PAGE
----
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2191 Diagnosing digital pathologies and preventing digital deaths: clinical simulation training in medical emergencies relating to technology
  1. Isabel Straw1,
  2. Joanna Dobbin2,
  3. Demelza Luna-Reaver2,
  4. Leonie Tanczer2
  1. 1Homerton University Hospital
  2. 2University College London


Aims and Objectives Emergency physicians are expected to know a little about a lot - to be the “Jack of all trades, and master of resuscitation” (Cunningham, 2021). From major trauma to urinary tract infections, practitioners need a breadth of knowledge that allows them to respond effectively to diverse crises occurring in different specialties. In our increasingly digital age this knowledge base needs to encompass the novel digital pathologies that have begun affecting patients, however at present clinician receive little training on this topic. Termed ‘biotechnological syndromes’, these illnesses occur at the intersection of human health and technology, and range from malfunctioning cochlear implants to cases of ‘medjacking’ in domestic abuse. Our research investigated the challenges that digital pathologies present in the emergency setting and defined clear recommendations for improving patient care.

Method and Design Medical professionals were recruited from three NHS sites to participate in a clinical simulation study (n=14). Simulations consisted of digital emergencies drawn from the case report literature, including illnesses from hardware issues (faults in pacemakers), software malfunctions (errors in deep brain stimulators), and technology-facilitated abuse (spyware in interpersonal violence). Qualitative and quantitative feedback was collected from participants, and extensive notes were taken by two scribes during debrief sessions. Ethics approval was obtained from University College London (UCL).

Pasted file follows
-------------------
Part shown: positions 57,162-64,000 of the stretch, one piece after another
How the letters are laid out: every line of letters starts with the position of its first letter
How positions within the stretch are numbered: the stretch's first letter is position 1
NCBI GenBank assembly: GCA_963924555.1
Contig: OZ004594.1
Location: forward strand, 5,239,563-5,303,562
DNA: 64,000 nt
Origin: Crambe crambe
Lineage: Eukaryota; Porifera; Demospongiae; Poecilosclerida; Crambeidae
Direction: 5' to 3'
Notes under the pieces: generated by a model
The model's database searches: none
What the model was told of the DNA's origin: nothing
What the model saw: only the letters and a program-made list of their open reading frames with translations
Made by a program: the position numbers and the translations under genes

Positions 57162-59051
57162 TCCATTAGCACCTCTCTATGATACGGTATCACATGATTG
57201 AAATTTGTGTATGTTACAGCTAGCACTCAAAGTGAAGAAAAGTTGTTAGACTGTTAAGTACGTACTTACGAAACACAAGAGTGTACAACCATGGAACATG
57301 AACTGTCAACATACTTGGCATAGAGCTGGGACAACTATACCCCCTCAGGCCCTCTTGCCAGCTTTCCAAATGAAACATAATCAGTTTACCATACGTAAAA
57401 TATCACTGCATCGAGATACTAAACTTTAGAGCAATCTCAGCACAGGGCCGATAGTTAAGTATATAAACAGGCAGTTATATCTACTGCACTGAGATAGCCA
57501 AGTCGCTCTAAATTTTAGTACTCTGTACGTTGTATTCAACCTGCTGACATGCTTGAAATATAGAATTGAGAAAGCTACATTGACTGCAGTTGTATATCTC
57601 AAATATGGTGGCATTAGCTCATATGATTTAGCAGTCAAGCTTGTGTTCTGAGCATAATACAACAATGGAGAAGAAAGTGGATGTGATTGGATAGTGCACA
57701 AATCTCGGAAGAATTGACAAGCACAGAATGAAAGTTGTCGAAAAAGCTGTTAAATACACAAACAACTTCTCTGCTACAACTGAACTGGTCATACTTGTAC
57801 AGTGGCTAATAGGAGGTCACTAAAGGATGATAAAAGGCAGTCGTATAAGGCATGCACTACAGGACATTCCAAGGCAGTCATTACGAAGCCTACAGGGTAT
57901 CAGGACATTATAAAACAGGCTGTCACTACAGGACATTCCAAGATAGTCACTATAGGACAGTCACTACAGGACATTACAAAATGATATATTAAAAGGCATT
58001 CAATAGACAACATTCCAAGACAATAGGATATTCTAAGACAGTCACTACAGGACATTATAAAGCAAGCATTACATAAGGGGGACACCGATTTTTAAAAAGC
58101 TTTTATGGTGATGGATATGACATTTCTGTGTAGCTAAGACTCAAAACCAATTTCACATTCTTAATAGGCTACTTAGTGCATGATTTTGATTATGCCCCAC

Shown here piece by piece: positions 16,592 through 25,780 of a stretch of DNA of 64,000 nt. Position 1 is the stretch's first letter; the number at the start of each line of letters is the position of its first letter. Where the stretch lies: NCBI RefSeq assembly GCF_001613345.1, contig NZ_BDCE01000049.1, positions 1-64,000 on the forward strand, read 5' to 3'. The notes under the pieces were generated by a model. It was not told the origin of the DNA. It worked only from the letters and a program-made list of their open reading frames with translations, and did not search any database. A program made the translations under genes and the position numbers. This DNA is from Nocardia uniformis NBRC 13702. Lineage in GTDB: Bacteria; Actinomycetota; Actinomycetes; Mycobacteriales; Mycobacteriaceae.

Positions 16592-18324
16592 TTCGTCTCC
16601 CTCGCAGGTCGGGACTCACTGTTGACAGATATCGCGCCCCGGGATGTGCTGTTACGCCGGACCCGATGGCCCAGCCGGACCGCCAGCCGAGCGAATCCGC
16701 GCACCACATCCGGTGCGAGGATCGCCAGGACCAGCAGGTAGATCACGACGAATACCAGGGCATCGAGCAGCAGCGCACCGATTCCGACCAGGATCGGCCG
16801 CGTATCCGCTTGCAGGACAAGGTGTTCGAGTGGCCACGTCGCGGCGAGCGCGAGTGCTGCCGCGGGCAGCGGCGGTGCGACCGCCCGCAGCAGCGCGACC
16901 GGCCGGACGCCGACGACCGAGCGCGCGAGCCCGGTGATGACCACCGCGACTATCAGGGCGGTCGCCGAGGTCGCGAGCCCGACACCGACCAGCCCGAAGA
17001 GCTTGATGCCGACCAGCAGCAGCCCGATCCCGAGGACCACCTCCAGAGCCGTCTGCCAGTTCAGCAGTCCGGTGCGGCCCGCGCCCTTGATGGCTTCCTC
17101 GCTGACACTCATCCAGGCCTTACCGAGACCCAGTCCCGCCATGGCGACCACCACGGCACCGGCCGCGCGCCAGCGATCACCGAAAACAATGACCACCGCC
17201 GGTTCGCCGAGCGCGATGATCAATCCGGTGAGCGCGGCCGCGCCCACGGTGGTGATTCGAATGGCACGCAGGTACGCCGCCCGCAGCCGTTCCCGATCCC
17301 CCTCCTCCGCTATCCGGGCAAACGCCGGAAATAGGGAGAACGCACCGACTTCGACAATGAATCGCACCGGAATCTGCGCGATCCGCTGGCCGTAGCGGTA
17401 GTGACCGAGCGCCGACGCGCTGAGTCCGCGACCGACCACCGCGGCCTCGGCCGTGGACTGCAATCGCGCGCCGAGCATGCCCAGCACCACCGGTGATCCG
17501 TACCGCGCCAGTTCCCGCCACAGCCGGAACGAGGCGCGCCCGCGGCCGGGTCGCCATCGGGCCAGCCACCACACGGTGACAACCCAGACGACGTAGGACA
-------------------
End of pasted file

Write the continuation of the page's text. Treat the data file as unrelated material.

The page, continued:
Results and Conclusion Participants struggled to identify the technology as the source of pathology and were consequently limited in the care they could provide. Challenges in management included (i) a lack of diagnostic awareness, (ii) unfamiliarity with devices, (iii) limited understanding in digital mechanisms of disease and (iv) absent treatment protocols and escalation pathways. In conclusion, despite the proliferation of digital technologies in the healthcare domain, clinicians are not trained to treat patients when these tools go wrong. Medical training urgently needs to be updated to ensure patients affected by adverse digital health events receive effective care.

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